“Calcutta will always enter whatever I write because that’s the city I have walked the most, got lost the most in. ‘She Will Build Him A City’ is about the imagined cities inside our head, the magic that we need to live with reality,” said Jha, editor-in-chief of a national English daily. Jha, who was born in Bihar and had his schooling at St Joseph’s, put the city in his first novel ‘The Blue Bed Spread’ where the former IITian went beyond the cordons of the concrete city. Similar seemd to be the case with his fourth novel, where humans, under strain or facing irrevocable loss, find themselves deprived even of their names. Their narratives, fragmented and with a constantly shifting relationship to any recognisable version of events, are interspersed with characters allowed to keep their nominal identities.

Neel Mukherjee studied at Don Bosco School, Park Circus and then took up English at Jadavpur University before proceeding to University College, Oxford on a Rhodes Scholarship where he graduated in 1992. He completed his PhD at Pembroke College, Cambridge. In his second novel, ‘The Lives of Others’, Mukherjee gives us finely-grained descriptions of daily life. It is a complete world, where political unrest is always visible on the fringes, casting ever-darker shadows over the domestic. The fragmented versions of families particularly in north Kolkata is carefully penned in his novel.

Anuradha Roy, novelist, journalist and editor, has been shortlisted for her ‘Sleeping on Jupiter’. Born in Uttarakhand and brought up in Sikkim and Hyderabad, she came to Kolkata to study English at Presidency College before moving to Cambridge University. The co-founder of publishing house Permanent Black said, “I did college in Kolkata, where I made lifelong friends, and became aware of a whole cultural universe. I have wonderful memories of wandering in the second-hand bookstores and films at Lighthouse and phuchkas and rolls in New Market.”

source: / The Times of India / News Home> City> Kolkata / by Saibal Gupta, TNN / November 29th, 2015

Film fest starts in New Town

Sabyasachi Chakraborty and Debashis Sen inaugurate the Nazrul Tirtha chapter of the Kolkata International Film Festival on Sunday (Shubham Paul)
Sabyasachi Chakraborty and Debashis Sen inaugurate the Nazrul Tirtha chapter of the Kolkata International Film Festival on Sunday (Shubham Paul)

Actor Sabyasachi Chakraborty inaugurated the New Town chapter of the 21st Kolkata International Film Festival (KIFF) at Nazrul Tirtha on Sunday. Nazrul Tirtha is the only venue where the festival’s films are being screened in New Town.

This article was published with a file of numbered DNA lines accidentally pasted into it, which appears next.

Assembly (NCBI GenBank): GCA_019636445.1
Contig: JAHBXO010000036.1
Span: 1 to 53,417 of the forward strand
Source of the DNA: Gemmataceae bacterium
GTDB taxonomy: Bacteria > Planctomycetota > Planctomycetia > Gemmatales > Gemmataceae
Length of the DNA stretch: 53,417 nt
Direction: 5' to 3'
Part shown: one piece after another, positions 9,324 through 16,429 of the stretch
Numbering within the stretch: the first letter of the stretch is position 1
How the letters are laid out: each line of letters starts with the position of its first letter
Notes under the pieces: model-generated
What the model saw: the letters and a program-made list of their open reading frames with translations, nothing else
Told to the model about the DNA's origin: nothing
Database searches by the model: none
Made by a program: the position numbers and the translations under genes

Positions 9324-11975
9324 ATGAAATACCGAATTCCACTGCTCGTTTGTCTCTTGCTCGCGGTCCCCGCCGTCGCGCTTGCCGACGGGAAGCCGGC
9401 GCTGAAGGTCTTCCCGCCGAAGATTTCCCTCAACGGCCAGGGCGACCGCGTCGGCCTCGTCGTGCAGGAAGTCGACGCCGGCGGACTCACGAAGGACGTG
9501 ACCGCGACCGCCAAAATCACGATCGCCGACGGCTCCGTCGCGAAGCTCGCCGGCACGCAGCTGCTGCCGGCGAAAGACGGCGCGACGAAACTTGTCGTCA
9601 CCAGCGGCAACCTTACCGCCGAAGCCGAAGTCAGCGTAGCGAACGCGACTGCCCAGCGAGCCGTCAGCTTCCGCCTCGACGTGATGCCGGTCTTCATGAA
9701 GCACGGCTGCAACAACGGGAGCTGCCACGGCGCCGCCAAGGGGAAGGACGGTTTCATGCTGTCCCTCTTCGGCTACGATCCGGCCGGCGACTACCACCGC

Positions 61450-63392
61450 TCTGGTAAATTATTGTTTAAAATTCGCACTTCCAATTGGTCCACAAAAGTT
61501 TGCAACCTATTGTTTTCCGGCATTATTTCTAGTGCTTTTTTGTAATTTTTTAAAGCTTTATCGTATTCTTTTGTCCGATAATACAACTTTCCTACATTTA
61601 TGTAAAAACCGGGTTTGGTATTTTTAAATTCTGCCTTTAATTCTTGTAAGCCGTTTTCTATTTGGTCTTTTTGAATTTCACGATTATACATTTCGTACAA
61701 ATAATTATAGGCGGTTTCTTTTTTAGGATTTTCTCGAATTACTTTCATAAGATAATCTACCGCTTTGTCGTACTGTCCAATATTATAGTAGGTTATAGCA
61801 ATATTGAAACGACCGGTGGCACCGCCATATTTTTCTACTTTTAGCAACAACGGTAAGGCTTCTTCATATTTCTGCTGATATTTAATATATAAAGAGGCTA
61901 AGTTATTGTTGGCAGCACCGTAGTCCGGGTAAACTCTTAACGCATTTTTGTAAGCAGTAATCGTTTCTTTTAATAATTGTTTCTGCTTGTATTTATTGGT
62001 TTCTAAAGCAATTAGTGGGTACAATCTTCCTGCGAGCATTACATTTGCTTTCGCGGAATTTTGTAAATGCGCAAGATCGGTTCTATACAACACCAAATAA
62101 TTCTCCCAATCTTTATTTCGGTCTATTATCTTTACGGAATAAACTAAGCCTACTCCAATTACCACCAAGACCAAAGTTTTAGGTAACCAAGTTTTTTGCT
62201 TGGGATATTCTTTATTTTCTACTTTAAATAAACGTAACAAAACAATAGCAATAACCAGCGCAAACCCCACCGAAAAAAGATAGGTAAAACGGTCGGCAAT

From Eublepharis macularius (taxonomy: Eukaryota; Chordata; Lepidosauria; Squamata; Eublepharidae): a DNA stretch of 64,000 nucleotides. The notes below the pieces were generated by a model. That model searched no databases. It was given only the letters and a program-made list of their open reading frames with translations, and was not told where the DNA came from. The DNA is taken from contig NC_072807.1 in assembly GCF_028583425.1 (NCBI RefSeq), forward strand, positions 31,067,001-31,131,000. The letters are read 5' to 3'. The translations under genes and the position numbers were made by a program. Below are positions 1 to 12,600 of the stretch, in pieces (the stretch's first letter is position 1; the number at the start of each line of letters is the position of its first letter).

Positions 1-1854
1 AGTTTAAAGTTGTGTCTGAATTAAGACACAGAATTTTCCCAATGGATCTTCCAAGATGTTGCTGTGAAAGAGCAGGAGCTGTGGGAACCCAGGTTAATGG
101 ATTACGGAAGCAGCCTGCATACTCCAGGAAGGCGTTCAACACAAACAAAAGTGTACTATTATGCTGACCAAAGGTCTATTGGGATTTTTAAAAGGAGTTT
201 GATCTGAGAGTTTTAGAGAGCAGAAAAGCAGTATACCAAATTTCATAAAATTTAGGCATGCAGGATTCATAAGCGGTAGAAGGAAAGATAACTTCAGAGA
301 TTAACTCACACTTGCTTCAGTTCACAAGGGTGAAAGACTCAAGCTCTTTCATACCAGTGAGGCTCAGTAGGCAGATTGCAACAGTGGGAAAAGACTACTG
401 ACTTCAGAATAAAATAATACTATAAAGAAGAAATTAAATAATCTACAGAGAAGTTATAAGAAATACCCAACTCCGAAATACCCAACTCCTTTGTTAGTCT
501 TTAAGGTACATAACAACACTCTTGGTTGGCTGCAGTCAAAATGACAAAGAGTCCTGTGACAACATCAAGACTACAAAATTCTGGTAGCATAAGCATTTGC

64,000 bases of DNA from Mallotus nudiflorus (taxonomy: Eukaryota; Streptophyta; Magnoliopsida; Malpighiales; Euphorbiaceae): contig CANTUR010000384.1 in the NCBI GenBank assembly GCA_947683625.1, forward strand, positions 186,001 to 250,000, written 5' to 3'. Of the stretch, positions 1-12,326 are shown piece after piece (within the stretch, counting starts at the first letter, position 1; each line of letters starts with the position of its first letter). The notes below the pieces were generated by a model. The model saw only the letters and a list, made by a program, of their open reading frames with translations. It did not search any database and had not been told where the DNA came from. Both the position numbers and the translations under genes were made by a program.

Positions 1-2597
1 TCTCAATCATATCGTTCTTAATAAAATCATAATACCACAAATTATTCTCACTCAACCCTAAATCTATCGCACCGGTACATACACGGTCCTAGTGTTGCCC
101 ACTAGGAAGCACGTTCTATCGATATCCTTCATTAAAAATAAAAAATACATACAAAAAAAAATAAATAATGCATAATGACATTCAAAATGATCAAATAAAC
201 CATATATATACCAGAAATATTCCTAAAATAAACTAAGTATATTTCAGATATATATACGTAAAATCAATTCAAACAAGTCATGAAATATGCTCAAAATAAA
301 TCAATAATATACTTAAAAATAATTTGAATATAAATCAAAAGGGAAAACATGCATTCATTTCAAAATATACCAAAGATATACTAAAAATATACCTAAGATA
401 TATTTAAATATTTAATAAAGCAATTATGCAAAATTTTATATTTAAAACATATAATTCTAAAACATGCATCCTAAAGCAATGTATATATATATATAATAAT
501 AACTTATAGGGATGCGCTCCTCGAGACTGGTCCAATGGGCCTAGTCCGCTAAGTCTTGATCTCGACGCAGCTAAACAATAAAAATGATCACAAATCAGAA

“Please come and watch these films as they encourage us to keep making films and encourage the organisers of such festivals to keep hosting them,” said Chakraborty, adding that he wasn’t sure how many movies he himself would be able to make time for amidst his busy schedule.

This is the second year that Nazrul Tirtha has been a venue for the festival. “Last year we were screening two films a day and this time there would be three films a day,” said Debashis Sen, chairman cum managing director of Housing and Infrastructure Development Corporation (Hidco) that is in charge of Nazrul Tirtha. “We have also installed dolby digital sound system in the auditorium this time for enhanced viewing experience.”


Before the inauguration, kathak dancer Anurekha Ghosh, a resident of Salt Lake’s CB Block, performed (picture above).

Nazrul Tirtha, on the Major Arterial Road, was inaugurated last year to facilitate research on poet Kazi Nazrul Islam but from August this year it has also started screening films on a regular basis. “Ever since the movie hall opened here I’ve watched several good films,” said Kumkum Chattopadhyay, a resident of the nearby East Enclave Co-operative Housing Society who had come for the inauguration. “As for the festival, it was not possible to travel to far-off destinations to watch the films before. This venue is convenient and I hope to watch the Asian films on offer, especially the Bengali film 9 no. Peara Bagan Lane on Saturday.”

The festival will continue till November 21 and the timings at Nazrul Tirtha are 1pm, 3.30pm and 6pm. Tickets are priced at Rs 80 and 60.

In Salt Lake, KIFF films are being screened at Carnival Cinema in IB Block (11am, 3pm) and Inox City Centre (3pm, 5.30pm). Tickets cost Rs 80 at both venues. EZCC had been hosting KIFF for several years but has been discontinued this year.

source: / The Telegraph,Calcutta,India / Front Page> Salt Lake> Story / by A Staff Reporter / Friday – November 20th, 2015